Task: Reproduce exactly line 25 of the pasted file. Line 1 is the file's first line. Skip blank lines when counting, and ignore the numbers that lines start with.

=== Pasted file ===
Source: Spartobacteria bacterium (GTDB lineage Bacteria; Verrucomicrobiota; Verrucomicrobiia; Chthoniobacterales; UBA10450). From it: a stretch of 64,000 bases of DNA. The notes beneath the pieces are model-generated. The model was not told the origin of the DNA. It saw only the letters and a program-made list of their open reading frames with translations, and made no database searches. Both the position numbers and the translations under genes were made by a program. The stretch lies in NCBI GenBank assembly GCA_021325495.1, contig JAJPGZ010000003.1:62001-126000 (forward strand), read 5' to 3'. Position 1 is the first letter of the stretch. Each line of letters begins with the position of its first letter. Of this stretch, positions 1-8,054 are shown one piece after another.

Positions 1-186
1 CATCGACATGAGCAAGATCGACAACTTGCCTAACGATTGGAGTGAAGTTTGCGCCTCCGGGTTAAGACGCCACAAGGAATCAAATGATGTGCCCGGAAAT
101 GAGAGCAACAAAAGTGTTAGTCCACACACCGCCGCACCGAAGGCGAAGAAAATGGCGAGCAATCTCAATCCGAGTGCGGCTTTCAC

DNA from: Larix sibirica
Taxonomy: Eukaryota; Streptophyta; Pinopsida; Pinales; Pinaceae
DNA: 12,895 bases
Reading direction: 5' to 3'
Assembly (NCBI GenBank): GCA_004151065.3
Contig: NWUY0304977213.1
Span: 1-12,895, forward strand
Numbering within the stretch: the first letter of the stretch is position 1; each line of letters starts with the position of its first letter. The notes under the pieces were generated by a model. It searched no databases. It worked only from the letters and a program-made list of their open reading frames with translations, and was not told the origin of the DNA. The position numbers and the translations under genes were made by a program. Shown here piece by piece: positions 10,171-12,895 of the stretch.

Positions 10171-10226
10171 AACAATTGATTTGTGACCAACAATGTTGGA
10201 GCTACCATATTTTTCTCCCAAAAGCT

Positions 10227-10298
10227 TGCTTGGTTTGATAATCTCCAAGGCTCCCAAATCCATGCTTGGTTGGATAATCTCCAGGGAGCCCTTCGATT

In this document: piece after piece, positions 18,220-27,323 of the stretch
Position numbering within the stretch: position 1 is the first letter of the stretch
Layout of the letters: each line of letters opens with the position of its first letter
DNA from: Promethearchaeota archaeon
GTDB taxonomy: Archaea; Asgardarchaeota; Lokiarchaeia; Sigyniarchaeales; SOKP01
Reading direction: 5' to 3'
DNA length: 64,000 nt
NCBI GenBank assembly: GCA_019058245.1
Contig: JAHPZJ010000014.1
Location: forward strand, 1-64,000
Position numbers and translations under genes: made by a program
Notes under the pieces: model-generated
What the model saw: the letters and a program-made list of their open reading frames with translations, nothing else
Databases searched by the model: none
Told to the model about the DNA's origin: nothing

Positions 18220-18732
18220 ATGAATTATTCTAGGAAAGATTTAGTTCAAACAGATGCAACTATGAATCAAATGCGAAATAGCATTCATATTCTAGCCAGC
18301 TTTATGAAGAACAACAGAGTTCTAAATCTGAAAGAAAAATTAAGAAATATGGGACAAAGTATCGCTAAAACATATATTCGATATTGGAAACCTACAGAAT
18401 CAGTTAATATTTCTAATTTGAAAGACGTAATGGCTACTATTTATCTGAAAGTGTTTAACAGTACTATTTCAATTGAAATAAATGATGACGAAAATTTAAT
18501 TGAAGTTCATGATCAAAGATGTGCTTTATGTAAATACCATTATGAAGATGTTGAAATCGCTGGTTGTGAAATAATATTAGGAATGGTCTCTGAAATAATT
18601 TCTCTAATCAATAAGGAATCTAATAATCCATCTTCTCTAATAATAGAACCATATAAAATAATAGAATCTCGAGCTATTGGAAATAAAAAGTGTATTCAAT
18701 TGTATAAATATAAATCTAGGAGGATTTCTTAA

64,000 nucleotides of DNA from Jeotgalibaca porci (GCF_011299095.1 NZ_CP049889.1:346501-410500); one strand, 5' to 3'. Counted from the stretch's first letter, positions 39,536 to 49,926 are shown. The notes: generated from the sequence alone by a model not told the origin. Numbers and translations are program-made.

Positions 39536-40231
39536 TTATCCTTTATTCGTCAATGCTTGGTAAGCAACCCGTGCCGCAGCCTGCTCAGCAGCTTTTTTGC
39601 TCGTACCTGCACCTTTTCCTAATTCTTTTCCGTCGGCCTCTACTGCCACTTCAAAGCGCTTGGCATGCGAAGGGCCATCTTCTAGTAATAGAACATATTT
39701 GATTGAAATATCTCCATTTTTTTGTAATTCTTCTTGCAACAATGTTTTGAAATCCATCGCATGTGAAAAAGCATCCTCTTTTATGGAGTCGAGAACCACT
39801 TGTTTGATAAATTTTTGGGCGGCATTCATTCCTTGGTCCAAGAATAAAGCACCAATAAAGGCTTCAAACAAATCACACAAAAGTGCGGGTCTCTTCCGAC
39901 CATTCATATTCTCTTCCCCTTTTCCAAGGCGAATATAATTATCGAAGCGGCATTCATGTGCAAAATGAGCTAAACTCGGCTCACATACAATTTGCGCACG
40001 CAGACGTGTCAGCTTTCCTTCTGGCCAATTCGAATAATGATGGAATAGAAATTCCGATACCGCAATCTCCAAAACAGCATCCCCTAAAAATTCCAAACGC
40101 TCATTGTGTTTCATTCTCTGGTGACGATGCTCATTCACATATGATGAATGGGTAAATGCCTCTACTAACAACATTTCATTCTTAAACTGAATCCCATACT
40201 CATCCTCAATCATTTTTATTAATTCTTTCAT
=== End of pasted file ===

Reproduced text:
NCBI GenBank assembly: GCA_019058245.1